The Sporadic Beaver

Loot This Book

August 15, 2011

Tags: Abbie Hoffman, Steal This Book, riots, The New York Times

I read Abbie Hoffman's Steal This Book in high school. Hoffman, co-founder of the Yippies, proclaimed that it was immoral to not steal from the American Empire, and he explained how to get pretty much everything for free (or close to it). I found the book so inspiring that I embarked on an extended career of using subway slugs, making free long-distance phone calls, and acquiring free record albums and books through the mail. My life of liberating things from the "pigs" lasted through graduate school, and the only lesson, an arrest for subway slug use, taught me was to be more cautious.

I mention Hoffman’s book now because of a letter I read in The New York Times the other day describing the rioting and looting at a shopping mall in England. “Rampaging mobs had broken into virtually every shop there, stealing everything from designer clothing to electronics,” wrote Arnold Grossman of Denver, Colorado, though he failed to identify the city in which this took place. “One store stood alone, however, its windows intact and its goods untouched.”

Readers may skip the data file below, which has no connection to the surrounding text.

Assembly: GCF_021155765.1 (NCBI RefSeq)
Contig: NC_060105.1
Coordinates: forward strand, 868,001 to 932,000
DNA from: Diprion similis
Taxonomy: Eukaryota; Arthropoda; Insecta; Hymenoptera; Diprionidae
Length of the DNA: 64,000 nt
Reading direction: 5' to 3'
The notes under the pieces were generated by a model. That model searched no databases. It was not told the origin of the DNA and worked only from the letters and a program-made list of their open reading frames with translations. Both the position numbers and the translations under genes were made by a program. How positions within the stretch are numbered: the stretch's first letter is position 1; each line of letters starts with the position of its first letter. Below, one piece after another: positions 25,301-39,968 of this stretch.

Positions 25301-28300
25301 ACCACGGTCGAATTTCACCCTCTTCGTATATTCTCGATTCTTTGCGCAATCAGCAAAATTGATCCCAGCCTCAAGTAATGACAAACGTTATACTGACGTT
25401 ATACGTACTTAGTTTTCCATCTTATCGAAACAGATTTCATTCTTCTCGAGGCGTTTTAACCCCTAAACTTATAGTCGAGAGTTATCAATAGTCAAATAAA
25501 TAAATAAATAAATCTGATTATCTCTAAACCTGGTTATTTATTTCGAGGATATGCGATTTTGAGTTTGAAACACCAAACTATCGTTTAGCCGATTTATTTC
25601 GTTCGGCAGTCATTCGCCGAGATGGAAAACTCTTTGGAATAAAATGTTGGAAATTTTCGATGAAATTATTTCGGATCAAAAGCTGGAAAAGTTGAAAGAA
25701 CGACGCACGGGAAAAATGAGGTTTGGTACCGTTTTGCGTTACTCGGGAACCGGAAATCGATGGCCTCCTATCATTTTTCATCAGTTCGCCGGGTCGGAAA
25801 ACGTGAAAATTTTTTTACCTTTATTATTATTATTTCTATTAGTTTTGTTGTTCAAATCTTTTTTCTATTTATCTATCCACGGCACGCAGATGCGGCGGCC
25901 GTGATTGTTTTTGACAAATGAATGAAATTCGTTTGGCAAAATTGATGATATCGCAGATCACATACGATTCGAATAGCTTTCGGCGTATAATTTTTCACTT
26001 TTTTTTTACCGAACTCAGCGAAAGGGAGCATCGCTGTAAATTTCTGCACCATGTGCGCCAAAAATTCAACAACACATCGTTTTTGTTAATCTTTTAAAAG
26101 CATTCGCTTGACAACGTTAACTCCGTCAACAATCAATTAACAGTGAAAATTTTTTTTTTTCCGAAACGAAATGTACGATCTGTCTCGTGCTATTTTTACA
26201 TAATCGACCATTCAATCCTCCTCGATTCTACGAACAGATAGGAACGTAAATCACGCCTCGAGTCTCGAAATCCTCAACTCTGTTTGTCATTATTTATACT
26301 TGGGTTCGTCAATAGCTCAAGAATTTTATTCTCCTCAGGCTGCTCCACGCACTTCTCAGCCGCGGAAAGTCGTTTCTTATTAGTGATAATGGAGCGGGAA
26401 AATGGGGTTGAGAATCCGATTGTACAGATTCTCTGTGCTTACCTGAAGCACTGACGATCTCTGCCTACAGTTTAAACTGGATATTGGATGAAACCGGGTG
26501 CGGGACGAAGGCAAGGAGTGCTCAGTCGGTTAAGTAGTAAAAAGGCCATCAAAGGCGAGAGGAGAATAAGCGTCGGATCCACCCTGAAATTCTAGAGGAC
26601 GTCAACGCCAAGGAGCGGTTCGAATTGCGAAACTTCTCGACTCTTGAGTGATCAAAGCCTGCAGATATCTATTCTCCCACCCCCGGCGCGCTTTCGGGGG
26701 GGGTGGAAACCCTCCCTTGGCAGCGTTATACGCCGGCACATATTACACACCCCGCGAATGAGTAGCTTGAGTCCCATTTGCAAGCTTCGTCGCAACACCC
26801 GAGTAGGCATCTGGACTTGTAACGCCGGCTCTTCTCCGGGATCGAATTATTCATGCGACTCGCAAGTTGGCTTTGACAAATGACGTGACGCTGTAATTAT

It was a bookstore.

How utterly dispiriting that British rioters, who also looted such things as bottled water and trash cans, didn’t find it worth their while to steal books. I suppose they could have preferred reading e-books on Amazon’s Kindle, but I somehow doubt it.

More likely, book lovers tend to be shoplifters rather than looters, and shoplifting books is, indeed, a serious problem in the US and UK. Publisher’s Weekly, in fact, has compiled a list of the top five most stolen books in the US: anything by Charles Bukowski, anything by William Burroughs, On the Road by Jack Kerouac, The New York Trilogy by Paul Auster, and anything by Martin Amis.

And the Guardian has compiled a list of the most stolen books in the UK: London A-Z, Lonely Planet Europe, The Guv’nor by Lenny McLean, Tintin and Asterix, and Harry Potter by JK Rowling.

Number six on this list, incidentally, is Steal This Book. So perhaps there is some hope for the UK after all.